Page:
The good thing so far is that everything appears to be stable. Ran several tests today. Going to try out some gaming and see if 5.4GHz all core holds.
 

coercitiv

Diamond Member
Jan 24, 2014
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I've always been weary of using MC or even XMP for that matter. You never know what voltages get changed when enabling these options, case in point I had a MSI Z370 board set a ridiculous VCCSA just because I had a DDR4 4000 kit installed.

Since the 12900KS has a factory defined voltage curve up to 5500Mhz, I would rather just manually set an 8-core turbo of 5.4Ghz and then check on Vcore and temps, maybe optimize LLC and AC/DC Loadline lower temps or stability if need be. I'd rather finetune or solve my own mess than search all over the UEFI for obscure "automated" changes.
 

AdamK47

Lifer
Oct 9, 1999
15,337
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In my case a stable 5.4GHz overclock is not possible with voltage and LLC tweaks. With multi-core enhancement I can get at least 5.3GHz while bumping to 5.4GHz as Enhanced TVB allows it. With "enhanced multi-core performance mode" enabled, the voltage and LLC settings are not increased.
 
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DAPUNISHER

Super Moderator CPU Forum Mod and Elite Member
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If you built 12th gen with a DDR5 board and ram, congratulations. It is aging like fine blueberry wine. In newer games the memory bandwidth is making a difference. The uplift in performance with 6400 versus a typical DDR4 3600 setup, is similar to what AMD owners get with a 3D part over vanilla.




nice.jpg
 
Nov 26, 2005
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If you built 12th gen with a DDR5 board and ram, congratulations. It is aging like fine blueberry wine. In newer games the memory bandwidth is making a difference. The uplift in performance with 6400 versus a typical DDR4 3600 setup, is similar to what AMD owners get with a 3D part over vanilla.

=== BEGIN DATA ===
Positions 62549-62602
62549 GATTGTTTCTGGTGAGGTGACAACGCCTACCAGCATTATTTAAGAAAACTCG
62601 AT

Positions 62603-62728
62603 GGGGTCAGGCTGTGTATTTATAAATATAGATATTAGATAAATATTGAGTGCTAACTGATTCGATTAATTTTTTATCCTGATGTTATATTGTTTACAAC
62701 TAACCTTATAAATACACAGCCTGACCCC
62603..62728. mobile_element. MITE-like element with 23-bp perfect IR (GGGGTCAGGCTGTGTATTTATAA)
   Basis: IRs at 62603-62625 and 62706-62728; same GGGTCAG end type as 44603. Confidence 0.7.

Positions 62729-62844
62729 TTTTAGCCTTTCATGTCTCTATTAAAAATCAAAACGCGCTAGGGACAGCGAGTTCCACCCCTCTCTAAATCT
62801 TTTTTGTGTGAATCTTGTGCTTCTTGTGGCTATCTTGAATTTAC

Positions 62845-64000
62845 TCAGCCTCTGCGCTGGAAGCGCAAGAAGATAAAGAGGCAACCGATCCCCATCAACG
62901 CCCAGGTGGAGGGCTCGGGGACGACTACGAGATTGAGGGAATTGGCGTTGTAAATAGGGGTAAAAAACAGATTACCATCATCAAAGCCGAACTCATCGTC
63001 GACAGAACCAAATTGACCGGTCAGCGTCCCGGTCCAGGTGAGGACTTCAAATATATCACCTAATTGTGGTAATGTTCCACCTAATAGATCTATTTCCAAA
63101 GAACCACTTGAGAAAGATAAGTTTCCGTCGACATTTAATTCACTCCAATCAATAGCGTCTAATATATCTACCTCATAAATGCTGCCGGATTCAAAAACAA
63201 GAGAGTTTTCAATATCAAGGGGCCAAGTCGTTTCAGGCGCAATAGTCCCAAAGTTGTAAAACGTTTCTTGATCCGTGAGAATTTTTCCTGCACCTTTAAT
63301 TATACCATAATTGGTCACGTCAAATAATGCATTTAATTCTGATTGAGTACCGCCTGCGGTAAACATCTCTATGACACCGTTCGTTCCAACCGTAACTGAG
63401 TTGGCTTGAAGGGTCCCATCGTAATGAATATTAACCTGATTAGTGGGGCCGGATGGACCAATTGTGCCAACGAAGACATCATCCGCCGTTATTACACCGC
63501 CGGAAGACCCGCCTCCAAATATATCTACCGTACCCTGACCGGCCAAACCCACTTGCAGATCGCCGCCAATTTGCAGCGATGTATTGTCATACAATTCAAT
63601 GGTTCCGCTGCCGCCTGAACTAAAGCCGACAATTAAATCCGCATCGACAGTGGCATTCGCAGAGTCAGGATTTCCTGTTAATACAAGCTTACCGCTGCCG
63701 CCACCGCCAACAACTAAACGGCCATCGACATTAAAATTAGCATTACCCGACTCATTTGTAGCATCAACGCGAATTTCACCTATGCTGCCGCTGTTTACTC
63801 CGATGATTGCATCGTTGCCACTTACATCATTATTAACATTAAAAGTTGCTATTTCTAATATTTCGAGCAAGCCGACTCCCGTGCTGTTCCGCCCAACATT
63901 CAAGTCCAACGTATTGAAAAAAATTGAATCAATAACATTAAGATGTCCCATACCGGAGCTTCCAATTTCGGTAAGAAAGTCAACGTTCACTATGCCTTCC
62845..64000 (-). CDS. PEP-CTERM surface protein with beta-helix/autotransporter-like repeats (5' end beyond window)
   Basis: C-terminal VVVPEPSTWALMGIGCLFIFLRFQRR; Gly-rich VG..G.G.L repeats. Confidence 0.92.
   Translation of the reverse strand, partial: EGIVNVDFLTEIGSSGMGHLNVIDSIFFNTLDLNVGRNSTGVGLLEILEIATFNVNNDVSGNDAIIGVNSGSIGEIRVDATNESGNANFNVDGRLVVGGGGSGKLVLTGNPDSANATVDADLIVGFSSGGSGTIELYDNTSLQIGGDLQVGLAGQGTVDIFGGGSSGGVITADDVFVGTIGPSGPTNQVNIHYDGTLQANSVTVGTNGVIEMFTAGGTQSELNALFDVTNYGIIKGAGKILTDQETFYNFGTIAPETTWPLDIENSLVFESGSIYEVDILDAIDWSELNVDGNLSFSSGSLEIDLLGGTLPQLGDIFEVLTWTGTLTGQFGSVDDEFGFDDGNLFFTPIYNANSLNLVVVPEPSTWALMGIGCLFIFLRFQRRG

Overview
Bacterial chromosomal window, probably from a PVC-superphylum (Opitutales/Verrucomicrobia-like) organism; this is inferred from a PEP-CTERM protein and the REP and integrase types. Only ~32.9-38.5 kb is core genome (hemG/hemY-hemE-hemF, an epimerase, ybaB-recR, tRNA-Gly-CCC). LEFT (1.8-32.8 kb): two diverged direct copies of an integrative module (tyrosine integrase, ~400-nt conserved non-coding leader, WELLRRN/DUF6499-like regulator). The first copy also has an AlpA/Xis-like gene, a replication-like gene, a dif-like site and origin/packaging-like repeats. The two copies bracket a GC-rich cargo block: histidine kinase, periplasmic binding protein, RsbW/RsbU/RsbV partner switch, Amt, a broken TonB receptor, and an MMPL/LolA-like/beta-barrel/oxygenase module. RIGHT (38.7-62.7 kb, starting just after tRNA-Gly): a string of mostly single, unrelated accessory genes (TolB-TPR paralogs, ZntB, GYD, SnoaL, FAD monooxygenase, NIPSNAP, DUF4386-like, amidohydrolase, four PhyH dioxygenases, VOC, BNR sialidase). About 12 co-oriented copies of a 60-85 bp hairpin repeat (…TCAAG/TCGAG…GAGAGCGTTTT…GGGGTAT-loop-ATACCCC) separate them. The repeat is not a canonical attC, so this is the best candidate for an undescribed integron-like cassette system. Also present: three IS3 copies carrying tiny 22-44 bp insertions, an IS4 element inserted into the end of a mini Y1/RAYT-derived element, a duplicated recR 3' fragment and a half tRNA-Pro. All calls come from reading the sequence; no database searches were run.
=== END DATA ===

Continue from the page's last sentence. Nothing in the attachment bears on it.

View attachment 102727

It's a nice uplift! I felt like it was going to a new/next gen chip with gaming when I swapped out my 5800X to the 5800X3D
 
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It's a nice uplift! I felt like it was going to a new/next gen chip with gaming when I swapped out my 5800X to the 5800X3D
One thing that I can't seem to get an answer from anyone about. How does the 5800X3D seem in non-gaming use, from a seat of the pants perspective, compared to the dear departed 5800X?

Have you noticed faster application launch times? Remember any hitchiness doing something with the old CPU that you have never encountered with the X3D?
 
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Yeah, I like my 12700K with DDR5-7000. It's nothing too special but I think I could live with it for a few years. My mobo isn't built for anything above 7000 so there's probably slight perf uplift left on the table if I pick up a two RAM slot mobo on sale or from someone here in FS/FT few years from now. Or I could use this chart to convince someone, "Hey, my 12700K with DDR5-7000 could probably beat the crap out of a 14900K with DDR4-3600". If the math clicks in his head, he'll be like, oh yeah I want a 14900K/DDR4 beating machine! :p
 
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Nov 26, 2005
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One thing that I can't seem to get an answer from anyone about. How does the 5800X3D seem in non-gaming use, from a seat of the pants perspective, compared to the dear departed 5800X?

Have you noticed faster application launch times? Remember any hitchiness doing something with the old CPU that you have never encountered with the X3D?

I can't give a fair comparison with day to day usage, however I am thinking of swapping out my main rig 5800X to a 5800X3D chip that's been sitting around for almost a year, BNIB, unopened.